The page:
Canada's new Prime Minister responded to the early waves of criticism over his and the Liberal's support for the sale of fifteen billion dollars' worth of London, Ontario-built LAV III armoured personnel carriers by stating that the vehicles were mere 'jeeps', and not true weapons of war. While Canada certainly has vehicles in its inventory that would meet this description - Mercedes-Benz G-wagons, militarised SUVs - the LAV IIIs are not them.
Don't let the 'light' in Light Armoured Vehicle fool you: LAVs are scarcely less powerful than tanks. Unlike 'jeeps', it has eight wheels, is armed with a French-built 25mm rapid-fire cannon, two machine guns, and anti-tank rockets, has a crew of three and is also capable of carrying six or seven soldiers. Such vehicles proved their great utility in Canadian combat operations in Afghanistan, and while their armour is not invulnerable, it will shrug off small arms fire and more with ease. To put such a vehicle in the same class as a Ford Explorer is laughable.
The main issue with this arms purchase, both legally and in the public eye, is the Canadian government's stated policy of not selling arms to regimes with poor human rights records. While it was obvious that such niceties meant little to Stephen Harper and his now-exiled Conservatives, many Canadians expected a more nuanced approach to foreign policy from the newly-elected Liberals. Unfortunately, it seems that the same disregard applies with Justin Trudeau's policies towards our good friends in the kingdom of Saud: national interest will take priority over such liberal concerns as human rights.
The sale has morphed into a public trial on human rights policies in Saudi Arabia, and whether it qualifies as a state that does not respect them. If so, under stated Canadian foreign arms sale policies, we should not be approving this deal. Let us be quite clear: Saudi Arabia is a state that heavily represses its female population, commonly beheads criminals for a variety of crimes from drug possession to apostasy, gives few rights to migrants, and is currently engaged in the quashing of an insurgency in neighbouring Yemen with significant logistical support from the United States. Is it permissible to ignore such blatant human rights concerns simply because they are friends of our friends, exporters of oil, and customers for our defence industry?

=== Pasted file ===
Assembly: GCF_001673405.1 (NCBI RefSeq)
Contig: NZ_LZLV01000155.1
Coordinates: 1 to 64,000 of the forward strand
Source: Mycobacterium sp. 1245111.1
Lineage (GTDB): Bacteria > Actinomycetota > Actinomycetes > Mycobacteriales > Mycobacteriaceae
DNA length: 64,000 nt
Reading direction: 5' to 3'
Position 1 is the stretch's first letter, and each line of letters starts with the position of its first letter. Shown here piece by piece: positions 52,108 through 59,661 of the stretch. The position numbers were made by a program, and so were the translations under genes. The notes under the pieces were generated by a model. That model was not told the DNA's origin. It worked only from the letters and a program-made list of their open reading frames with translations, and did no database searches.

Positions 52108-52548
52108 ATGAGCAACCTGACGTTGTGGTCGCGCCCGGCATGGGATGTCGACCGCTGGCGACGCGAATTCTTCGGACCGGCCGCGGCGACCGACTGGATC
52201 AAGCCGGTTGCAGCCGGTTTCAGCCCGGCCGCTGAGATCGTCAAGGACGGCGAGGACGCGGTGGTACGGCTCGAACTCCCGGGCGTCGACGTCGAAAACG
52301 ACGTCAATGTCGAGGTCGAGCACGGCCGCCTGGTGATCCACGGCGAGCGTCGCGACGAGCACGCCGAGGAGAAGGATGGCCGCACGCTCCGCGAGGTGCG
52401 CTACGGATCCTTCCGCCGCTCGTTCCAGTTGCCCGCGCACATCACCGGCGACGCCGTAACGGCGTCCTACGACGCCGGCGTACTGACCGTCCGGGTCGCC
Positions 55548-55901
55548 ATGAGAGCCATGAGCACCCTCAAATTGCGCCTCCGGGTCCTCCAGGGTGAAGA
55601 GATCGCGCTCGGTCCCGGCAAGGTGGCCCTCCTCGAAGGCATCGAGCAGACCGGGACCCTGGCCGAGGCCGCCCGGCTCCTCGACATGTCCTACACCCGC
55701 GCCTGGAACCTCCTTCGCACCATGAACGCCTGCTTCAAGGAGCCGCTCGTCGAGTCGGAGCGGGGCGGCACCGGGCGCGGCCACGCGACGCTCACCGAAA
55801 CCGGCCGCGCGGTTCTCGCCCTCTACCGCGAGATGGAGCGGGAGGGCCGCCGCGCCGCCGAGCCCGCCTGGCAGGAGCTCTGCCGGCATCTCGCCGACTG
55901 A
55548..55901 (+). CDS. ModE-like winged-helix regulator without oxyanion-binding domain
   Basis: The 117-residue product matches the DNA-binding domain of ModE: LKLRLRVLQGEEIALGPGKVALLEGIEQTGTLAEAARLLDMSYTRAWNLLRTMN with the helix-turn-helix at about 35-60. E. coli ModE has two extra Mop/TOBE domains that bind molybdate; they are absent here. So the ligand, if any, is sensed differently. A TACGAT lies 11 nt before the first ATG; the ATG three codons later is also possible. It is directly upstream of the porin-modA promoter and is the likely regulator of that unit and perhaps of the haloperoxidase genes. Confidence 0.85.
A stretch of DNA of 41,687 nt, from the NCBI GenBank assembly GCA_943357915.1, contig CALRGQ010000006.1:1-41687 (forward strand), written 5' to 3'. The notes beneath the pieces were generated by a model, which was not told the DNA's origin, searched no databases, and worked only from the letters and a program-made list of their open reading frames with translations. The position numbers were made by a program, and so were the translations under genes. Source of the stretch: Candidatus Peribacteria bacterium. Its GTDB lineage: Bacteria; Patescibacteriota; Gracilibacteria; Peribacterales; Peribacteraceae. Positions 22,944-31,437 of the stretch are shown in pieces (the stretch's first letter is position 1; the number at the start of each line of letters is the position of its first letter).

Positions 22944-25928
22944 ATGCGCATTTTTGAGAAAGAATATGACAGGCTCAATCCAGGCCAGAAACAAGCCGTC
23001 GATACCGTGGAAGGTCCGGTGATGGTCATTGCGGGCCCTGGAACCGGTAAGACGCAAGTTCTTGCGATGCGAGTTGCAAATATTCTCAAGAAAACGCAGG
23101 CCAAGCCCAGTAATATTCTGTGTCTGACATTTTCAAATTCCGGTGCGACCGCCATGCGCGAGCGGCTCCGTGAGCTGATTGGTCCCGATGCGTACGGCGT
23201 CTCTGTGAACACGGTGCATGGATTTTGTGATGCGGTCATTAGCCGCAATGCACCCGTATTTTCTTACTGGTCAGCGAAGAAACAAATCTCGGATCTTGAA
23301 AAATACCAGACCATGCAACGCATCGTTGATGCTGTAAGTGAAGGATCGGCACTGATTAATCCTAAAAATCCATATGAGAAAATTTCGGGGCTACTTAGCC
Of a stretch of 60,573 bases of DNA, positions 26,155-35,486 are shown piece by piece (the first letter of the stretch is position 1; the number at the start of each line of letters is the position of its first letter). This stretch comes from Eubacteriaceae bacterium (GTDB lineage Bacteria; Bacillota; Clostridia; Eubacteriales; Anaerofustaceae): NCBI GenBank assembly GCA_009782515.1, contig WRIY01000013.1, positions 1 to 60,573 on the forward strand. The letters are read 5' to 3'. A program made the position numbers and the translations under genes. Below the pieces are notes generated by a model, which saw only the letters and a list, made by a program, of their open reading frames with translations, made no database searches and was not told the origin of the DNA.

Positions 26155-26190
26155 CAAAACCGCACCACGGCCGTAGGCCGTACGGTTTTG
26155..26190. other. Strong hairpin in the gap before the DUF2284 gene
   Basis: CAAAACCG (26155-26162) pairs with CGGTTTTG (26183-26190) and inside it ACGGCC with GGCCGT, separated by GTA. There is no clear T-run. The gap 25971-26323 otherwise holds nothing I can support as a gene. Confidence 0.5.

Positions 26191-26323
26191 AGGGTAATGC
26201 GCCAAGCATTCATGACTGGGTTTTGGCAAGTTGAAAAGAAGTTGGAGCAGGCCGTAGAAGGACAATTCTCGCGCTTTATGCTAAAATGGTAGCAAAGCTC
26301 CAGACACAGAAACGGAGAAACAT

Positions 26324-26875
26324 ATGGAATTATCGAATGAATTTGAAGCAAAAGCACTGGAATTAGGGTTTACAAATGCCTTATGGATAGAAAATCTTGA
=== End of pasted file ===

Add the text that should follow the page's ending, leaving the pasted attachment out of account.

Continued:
This author is not unsympathetic to those who claim the necessity for such sales in a collapsing global economy and with a sinking currency, that it is necessary to support our domestic defence industry in order to maintain production capability for ourselves. However, if this were simply the case, Canada could cancel the deal and sell them to another bidder, in a similar manner to how France cancelled the sale of Mistral-class helicopter carriers to Russia. The main difference is that Russia is a geopolitical rival of the United States, and Saudi Arabia is, at least nominally, not.
Despite current economic difficulties, many might prefer Canada purchase these vehicles themselves, and use them to equip and expand our armed forces, suffering the financial penalty in the process. Such concerns may be preferable to having blood on our hands from selling weapons of war - which, in this case, we assuredly would. If the Saudi campaign in Yemen continues, Canadian-built weapon systems could end up in combat. Far more than simple 4x4s, in aggressive hands LAVs would be capable of causing great destruction.
While the Rt. Hon. Mr. Trudeau seemingly made such remarks out of a simple lack of knowledge on the subject rather than an attempt to dismiss criticism, this is the reason why our leaders have advisors, and their failure to properly inform him on this sale and perhaps other issues is simply shocking. Fortunately however, this controversy may have ensured that the Prime Minister will take greater care in the future when making remarks on military subjects; I expect he will not be using the word 'jeep' again anytime soon.